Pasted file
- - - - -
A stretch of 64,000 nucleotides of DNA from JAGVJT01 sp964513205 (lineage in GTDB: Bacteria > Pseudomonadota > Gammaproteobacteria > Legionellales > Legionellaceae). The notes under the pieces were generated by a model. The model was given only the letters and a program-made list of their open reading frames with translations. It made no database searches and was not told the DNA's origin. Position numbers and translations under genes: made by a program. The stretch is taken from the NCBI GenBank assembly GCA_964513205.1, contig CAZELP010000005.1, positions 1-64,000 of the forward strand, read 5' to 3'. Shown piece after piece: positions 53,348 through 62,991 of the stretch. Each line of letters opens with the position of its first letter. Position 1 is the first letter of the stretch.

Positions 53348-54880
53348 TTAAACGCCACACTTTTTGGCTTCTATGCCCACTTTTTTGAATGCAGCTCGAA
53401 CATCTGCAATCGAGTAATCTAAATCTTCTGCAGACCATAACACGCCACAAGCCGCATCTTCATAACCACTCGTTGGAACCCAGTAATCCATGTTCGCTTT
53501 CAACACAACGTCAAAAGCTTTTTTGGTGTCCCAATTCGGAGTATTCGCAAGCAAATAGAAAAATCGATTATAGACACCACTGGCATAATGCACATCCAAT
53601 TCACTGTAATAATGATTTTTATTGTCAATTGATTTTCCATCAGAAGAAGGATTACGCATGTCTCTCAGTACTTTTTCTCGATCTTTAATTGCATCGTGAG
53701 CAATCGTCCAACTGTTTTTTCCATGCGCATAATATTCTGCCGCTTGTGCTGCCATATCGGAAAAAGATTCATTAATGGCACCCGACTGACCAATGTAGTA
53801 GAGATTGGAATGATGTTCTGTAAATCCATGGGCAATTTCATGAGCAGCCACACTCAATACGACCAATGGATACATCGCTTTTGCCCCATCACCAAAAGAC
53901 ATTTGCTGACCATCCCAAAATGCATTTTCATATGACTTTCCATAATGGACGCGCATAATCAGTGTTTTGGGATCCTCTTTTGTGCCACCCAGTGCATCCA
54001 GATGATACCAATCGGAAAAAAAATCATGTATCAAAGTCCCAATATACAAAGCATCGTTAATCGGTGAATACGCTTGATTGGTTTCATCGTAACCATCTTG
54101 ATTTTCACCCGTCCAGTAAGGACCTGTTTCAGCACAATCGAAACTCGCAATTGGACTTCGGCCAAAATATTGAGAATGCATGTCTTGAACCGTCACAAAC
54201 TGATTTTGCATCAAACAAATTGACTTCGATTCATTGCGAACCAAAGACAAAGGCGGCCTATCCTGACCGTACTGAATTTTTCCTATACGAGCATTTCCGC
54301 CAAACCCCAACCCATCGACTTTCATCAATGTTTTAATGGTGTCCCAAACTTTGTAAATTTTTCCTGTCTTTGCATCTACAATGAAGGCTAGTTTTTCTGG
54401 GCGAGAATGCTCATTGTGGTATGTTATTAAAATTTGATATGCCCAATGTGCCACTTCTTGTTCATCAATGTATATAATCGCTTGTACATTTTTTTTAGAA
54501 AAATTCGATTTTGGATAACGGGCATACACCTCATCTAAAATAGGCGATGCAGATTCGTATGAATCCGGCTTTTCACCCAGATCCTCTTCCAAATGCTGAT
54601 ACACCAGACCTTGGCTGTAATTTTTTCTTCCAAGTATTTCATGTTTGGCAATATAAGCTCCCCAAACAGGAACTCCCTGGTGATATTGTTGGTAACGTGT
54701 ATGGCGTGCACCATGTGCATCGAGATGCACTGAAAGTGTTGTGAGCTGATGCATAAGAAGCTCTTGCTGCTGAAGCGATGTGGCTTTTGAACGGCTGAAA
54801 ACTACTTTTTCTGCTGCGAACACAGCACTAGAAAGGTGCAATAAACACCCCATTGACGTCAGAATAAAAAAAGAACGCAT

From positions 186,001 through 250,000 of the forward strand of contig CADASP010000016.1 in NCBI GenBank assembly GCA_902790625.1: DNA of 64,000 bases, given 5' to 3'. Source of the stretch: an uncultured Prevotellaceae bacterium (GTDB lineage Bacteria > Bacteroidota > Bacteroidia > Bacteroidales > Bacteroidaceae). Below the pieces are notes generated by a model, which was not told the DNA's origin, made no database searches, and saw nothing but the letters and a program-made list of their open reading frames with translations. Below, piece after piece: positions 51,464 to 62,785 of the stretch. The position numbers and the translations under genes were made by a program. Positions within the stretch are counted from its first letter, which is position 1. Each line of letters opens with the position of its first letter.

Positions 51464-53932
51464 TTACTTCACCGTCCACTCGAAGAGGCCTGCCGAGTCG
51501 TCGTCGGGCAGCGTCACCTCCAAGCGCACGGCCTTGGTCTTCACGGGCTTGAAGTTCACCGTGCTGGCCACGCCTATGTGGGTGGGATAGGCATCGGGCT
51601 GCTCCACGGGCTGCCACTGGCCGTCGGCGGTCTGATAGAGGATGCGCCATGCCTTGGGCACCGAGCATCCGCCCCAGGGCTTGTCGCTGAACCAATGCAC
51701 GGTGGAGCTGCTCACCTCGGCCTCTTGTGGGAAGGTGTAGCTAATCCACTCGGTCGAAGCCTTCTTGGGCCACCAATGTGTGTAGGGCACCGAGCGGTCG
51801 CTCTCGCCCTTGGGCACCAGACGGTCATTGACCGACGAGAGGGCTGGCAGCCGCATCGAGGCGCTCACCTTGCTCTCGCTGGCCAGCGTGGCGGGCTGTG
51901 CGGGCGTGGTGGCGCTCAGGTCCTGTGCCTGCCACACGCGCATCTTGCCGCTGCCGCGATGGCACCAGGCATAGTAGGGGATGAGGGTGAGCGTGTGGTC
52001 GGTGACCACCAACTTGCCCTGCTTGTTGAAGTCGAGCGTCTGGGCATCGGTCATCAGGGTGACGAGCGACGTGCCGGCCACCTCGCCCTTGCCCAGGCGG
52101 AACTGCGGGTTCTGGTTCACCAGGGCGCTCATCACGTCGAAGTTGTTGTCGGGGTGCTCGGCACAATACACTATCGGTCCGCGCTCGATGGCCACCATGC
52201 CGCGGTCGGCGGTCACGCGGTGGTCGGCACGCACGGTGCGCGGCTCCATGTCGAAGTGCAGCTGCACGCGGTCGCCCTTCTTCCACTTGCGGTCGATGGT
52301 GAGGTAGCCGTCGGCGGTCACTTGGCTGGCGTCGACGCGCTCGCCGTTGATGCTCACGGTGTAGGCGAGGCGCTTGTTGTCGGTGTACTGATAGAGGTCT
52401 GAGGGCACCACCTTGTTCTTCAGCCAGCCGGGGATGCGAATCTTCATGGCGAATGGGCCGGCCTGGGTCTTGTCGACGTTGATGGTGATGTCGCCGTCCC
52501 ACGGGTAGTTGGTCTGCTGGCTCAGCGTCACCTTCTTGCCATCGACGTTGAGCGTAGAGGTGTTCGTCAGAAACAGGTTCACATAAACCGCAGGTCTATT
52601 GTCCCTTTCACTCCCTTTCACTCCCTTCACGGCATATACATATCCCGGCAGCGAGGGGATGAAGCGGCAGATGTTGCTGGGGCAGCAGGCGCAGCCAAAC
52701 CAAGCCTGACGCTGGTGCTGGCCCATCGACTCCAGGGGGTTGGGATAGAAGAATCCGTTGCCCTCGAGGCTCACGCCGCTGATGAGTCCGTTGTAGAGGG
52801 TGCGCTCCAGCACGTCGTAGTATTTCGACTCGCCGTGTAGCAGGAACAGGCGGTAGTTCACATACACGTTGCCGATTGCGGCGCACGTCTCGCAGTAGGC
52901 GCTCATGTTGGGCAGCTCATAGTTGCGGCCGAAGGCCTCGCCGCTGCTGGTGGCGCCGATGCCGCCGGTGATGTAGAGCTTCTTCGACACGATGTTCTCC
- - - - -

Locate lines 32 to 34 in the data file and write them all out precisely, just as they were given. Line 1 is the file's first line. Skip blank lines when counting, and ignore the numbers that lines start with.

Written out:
52501 ACGGGTAGTTGGTCTGCTGGCTCAGCGTCACCTTCTTGCCATCGACGTTGAGCGTAGAGGTGTTCGTCAGAAACAGGTTCACATAAACCGCAGGTCTATT
52601 GTCCCTTTCACTCCCTTTCACTCCCTTCACGGCATATACATATCCCGGCAGCGAGGGGATGAAGCGGCAGATGTTGCTGGGGCAGCAGGCGCAGCCAAAC
52701 CAAGCCTGACGCTGGTGCTGGCCCATCGACTCCAGGGGGTTGGGATAGAAGAATCCGTTGCCCTCGAGGCTCACGCCGCTGATGAGTCCGTTGTAGAGGG